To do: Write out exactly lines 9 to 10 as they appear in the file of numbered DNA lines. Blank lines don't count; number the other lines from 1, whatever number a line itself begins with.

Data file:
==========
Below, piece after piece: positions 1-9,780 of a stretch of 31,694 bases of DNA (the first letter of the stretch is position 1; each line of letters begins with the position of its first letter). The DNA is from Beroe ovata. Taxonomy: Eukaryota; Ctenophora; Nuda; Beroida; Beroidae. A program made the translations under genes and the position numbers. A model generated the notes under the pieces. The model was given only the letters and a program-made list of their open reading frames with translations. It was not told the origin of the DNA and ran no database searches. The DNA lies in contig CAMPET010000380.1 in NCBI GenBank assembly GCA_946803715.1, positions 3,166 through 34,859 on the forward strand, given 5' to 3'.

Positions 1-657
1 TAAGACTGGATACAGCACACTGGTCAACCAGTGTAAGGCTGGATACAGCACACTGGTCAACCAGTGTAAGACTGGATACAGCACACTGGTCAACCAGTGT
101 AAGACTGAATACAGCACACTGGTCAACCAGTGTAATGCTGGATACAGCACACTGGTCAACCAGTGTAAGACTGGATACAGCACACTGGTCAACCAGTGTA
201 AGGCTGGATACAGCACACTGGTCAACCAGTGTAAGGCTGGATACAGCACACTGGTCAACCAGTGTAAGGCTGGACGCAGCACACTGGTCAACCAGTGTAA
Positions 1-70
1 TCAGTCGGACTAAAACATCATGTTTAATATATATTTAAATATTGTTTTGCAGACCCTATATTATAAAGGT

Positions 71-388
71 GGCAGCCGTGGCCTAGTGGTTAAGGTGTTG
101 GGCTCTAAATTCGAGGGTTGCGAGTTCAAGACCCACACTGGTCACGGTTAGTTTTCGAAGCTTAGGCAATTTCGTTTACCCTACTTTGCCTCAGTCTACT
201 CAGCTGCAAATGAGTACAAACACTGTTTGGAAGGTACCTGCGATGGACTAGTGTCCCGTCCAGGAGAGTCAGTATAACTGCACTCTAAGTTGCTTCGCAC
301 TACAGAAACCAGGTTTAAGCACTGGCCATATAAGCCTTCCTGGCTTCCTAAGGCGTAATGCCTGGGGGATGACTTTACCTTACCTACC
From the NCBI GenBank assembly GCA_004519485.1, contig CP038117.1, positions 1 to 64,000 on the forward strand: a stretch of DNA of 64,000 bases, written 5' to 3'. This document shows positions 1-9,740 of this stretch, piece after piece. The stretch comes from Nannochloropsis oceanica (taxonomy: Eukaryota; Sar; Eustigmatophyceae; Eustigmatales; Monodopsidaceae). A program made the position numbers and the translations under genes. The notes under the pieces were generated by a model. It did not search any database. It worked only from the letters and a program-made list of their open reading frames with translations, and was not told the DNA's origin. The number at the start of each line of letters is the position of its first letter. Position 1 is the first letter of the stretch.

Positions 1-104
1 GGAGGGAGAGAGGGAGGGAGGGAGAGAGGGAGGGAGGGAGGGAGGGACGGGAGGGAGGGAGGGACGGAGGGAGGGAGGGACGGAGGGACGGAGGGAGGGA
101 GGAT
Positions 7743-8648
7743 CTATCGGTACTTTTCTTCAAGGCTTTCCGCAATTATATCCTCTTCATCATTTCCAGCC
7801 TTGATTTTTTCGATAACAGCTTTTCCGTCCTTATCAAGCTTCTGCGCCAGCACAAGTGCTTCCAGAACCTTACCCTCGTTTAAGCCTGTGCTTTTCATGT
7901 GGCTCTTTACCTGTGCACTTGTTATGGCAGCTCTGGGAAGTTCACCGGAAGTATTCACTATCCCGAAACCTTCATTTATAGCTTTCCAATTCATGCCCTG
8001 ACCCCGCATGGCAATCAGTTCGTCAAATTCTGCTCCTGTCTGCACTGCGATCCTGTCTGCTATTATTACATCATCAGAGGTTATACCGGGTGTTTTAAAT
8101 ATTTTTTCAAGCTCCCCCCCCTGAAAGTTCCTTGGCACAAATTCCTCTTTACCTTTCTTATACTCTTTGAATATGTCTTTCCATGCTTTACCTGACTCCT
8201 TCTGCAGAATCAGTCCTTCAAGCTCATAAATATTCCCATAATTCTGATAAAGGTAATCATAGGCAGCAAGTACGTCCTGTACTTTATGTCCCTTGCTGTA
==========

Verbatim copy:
71 GGCAGCCGTGGCCTAGTGGTTAAGGTGTTG
101 GGCTCTAAATTCGAGGGTTGCGAGTTCAAGACCCACACTGGTCACGGTTAGTTTTCGAAGCTTAGGCAATTTCGTTTACCCTACTTTGCCTCAGTCTACT